arabica

noun, often attributive
arab·i·ca | \ ə-ˈra-bə-kə \

Definition of arabica 

1 : an evergreen shrub or tree (Coffea arabica) yielding seeds that produce a high-quality coffee and form a large portion of the coffee of commerce

2 : the seeds of arabica especially roasted and often ground

Examples of arabica in a Sentence

Recent Examples on the Web

That one more frivolous scolding about an innocuous activity could be averted is a small victory for reason, which amounts to more than a hill of arabica beans in this crazy world. Josh Gohlke, SFChronicle.com, "Last Word: Coffee reprieve grounds for celebration," 22 June 2018 Death Wish is billed as the world's strongest coffee, made from a blend of organic, fair-trade robusta and arabica beans primarily from India and Peru, which contain 200 percent more caffeine than the average coffee blend. Kellie Hwang, azcentral, "Death Wish Coffee, world's strongest coffee, coming to Walmart in Arizona," 26 Apr. 2018 Mokhtar imagines himself one of those adventurers, aiming first to revive Yemen’s 500-year-old coffee culture and then to export its high-quality arabica beans. Ghaith Abdul-ahad, New York Times, "The Coffee-Flavored American Dream," 30 Mar. 2018 Kenya accounts for just 1 percent of the global crop, but its high-quality arabica beans are sought-after for blending with other varieties. Duncan Miriri, The Christian Science Monitor, "Nestle offers aid to struggling Kenyan coffee farmers," 21 Mar. 2018 That would raise global supplies of mild arabica beans by about 13 percent. Marcy Nicholson, The Christian Science Monitor, "Where conflict once reigned in Colombia, coffee beans now grow," 20 Oct. 2017 But arabica is extremely fussy about its conditions. John Timmer, Ars Technica, "Coffee vs. climate change: The news is not good," 13 Sep. 2017 While some coffee roasters add robusta to their highly secretive blends, premium brands are typically 100 percent mild arabica. Marcy Nicholson, The Christian Science Monitor, "Where conflict once reigned in Colombia, coffee beans now grow," 20 Oct. 2017 But, overall, global analyses have suggested the area where arabica could be cultivated would be cut in half by the middle of the century. John Timmer, Ars Technica, "Coffee vs. climate change: The news is not good," 13 Sep. 2017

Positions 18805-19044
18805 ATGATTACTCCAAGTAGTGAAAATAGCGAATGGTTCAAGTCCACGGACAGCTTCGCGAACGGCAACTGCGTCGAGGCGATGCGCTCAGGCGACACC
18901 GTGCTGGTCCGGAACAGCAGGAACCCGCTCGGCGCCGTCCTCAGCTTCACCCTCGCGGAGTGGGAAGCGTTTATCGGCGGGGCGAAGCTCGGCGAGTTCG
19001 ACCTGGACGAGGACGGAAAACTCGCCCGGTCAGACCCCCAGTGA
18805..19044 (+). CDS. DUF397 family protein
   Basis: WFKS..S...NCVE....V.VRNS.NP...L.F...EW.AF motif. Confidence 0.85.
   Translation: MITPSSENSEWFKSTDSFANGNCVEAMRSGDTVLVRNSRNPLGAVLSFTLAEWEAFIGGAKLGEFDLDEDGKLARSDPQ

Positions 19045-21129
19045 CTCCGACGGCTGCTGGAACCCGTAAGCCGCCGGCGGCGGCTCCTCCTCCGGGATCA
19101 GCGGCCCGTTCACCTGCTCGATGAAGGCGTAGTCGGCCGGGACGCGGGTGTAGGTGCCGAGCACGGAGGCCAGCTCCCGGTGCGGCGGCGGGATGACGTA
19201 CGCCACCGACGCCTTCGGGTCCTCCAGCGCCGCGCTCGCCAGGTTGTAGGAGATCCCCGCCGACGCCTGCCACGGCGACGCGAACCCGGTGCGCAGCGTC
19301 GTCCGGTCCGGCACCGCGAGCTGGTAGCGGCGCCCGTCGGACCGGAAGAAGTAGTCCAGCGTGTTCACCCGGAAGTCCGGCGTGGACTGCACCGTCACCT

These example sentences are selected automatically from various online news sources to reflect current usage of the word 'arabica.' Views expressed in the examples do not represent the opinion of Merriam-Webster or its editors. Send us feedback.

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First Known Use of arabica

1882, in the meaning defined at sense 1

History and Etymology for arabica

New Latin, specific epithet of Coffea arabica, from Latin, feminine of Arabicus Arabian

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The first known use of arabica was in 1882

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